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Wellness

Why I Decided to Focus on Myself this Semester

Last year most of my classes were online, and I felt like I was constantly drowning in work. From the moment I woke up until 7 p.m., I felt like I was swamped between online classes and assignments. There was no point where the work stopped flooding in because we were easily accessible.

Between the insane amount of work and not leaving my apartment a ton, I began to feel discouraged and isolated. I lost almost all motivation to succeed, and I was burnt out by the end of the school year.

Over the summer, my mental health started gradually recovering to a point where I felt like myself again, but I dreaded returning to school and losing all of that progress. I knew that this semester had to be different for me, so I decided to make a major change to focus on myself. I want to share why I decided to make that change and what “focusing on yourself” entails.

I decided to focus on myself because I needed to protect my mental health. For years, I prioritized school, activities, and other things that I deemed essential above my mental health, and it got to a point where I couldn’t continue that same pathway of thinking.

To me, focusing on yourself means putting yourself and your needs above anything else. This was something that I had never done before, so it took me time to figure out how I would do that. 

One way I’ve been focusing on myself is by saying no. In years past, whenever people would ask me to do anything, I would drop whatever I was doing and hang out with them. I did this because I was worried that they would not ask me to hang out again if I said no. I realized that by not saying no, I was not putting my own needs first, which stressed me out. Now, if I am busy doing homework or need time to myself, I am not afraid to say no. Setting this boundary has helped me, and I strongly recommend saying no even if you fear missing out.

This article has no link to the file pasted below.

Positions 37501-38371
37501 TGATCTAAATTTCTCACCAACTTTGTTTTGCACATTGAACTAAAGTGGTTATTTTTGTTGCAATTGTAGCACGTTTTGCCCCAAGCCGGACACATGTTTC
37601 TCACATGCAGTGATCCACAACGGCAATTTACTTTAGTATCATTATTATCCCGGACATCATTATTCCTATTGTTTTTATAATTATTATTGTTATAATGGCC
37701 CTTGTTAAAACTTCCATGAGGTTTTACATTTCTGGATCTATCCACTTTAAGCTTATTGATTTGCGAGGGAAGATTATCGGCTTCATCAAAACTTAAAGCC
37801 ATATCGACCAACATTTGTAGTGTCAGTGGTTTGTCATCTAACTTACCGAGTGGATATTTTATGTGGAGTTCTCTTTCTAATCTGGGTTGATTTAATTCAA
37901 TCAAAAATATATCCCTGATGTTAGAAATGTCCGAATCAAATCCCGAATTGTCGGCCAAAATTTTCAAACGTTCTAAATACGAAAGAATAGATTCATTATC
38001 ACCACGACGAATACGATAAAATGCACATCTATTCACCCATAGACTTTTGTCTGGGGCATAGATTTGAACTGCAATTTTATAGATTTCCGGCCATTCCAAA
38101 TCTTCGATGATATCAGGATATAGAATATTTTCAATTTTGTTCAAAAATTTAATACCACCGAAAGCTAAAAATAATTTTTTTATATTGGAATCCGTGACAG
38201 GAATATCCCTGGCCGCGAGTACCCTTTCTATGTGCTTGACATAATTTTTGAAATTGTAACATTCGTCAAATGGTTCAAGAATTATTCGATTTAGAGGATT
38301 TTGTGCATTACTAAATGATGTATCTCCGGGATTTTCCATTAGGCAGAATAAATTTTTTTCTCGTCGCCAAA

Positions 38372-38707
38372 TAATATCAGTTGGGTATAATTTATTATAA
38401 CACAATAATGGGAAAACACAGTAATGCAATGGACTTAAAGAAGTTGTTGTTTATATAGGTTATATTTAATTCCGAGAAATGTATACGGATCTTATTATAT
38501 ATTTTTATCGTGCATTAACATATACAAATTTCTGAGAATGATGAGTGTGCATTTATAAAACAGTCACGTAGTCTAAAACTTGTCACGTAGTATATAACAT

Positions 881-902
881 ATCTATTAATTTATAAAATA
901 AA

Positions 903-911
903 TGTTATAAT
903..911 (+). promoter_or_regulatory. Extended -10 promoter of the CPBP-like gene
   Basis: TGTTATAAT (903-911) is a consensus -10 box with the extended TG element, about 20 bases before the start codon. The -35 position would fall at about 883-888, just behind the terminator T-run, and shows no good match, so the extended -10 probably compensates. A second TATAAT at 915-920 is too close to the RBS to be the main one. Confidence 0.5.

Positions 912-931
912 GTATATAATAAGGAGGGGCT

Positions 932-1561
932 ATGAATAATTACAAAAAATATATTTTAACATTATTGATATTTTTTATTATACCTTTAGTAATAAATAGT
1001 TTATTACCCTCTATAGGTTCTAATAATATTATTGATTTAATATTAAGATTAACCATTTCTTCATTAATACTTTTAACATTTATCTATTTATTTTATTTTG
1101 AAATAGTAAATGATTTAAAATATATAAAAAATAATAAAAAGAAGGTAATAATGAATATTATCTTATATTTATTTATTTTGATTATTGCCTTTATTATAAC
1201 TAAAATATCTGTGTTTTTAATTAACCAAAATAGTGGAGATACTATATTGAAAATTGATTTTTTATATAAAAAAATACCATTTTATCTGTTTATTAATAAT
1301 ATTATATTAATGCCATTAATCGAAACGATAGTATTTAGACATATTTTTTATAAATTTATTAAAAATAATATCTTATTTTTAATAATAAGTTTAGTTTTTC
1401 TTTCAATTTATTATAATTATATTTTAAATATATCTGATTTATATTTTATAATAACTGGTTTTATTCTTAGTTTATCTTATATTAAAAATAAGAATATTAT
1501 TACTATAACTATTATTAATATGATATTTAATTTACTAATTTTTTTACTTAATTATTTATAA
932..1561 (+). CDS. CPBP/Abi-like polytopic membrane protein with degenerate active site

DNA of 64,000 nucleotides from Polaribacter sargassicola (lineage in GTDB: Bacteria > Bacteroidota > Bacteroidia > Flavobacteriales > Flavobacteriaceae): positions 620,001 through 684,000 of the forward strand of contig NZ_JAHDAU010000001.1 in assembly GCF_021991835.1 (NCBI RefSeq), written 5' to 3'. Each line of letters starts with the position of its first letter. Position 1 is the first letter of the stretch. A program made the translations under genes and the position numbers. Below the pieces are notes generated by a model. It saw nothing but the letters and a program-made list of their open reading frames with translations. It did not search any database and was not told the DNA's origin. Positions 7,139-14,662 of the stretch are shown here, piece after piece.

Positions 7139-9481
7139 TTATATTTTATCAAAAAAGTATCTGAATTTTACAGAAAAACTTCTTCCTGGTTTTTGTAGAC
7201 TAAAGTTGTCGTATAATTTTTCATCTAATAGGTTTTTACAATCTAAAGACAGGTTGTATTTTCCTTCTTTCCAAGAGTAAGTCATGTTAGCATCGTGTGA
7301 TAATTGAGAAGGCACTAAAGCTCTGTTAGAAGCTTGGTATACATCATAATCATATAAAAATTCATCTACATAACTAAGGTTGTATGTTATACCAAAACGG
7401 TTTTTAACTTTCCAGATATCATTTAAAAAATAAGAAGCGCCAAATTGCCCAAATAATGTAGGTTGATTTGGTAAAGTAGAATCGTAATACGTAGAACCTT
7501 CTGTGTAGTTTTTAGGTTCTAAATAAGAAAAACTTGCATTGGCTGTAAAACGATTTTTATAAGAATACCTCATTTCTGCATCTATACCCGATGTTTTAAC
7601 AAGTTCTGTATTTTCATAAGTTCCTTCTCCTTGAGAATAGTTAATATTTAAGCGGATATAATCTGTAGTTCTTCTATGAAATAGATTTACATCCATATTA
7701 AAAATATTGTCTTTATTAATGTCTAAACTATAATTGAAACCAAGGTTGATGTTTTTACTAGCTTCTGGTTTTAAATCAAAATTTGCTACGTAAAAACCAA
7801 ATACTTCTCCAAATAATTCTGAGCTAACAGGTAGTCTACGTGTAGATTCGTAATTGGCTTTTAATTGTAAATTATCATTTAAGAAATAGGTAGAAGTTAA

I am always focusing on a million different things, and I forget that I will burn out if I don’t slow down. So, another way I keep myself from burning out is by making time for myself. Every Sunday, no matter if I have assignments due or prior commitments, I take time to relax. This has become my favorite time of the week. It is a time for me to recharge before the next week and the challenges it will bring. I highly encourage giving yourself an hour or more a week to do the same.

The final way I’ve been focusing on myself is by writing down my emotions and actually talking about what I’ve been going through. In the past, I bottled up my emotions and didn’t let anything out until I burst. It was such an unhealthy way of dealing with things, and while I had always recognized that, I had never tried to fix it.

I used to journal whenever I was really upset, but I stopped doing that when I got to school. Now that I started journaling again, I feel so much more in touch with my emotions because I can let them out in a healthy way.

Along with journaling, I realized that my friends had no idea what I was going through. So, I decided to tell some of them more, and they were incredibly understanding. It felt like I had lifted a weight off of my shoulders, and I am never going back to bottling up my emotions. By focusing on my feelings, I can better understand why I feel the way I do and improve my mental health.

Overall, focusing on myself has made me a much happier person. Obviously, there are days when I feel stressed and upset, but I have gotten so much better as a whole. The mindset of focusing on myself is something that I will take with me into the future, and I highly encourage everyone to do the same. 

Focus on yourself, collegiates!

Reese Bernstein is a junior at Penn State majoring in Psychology with a focus in business. She is from "right outside" of DC in Northern Virginia. Along with writing for Her Campus, Reese is a member of a sorority and occasionally goes to the gym when feeling motivated.
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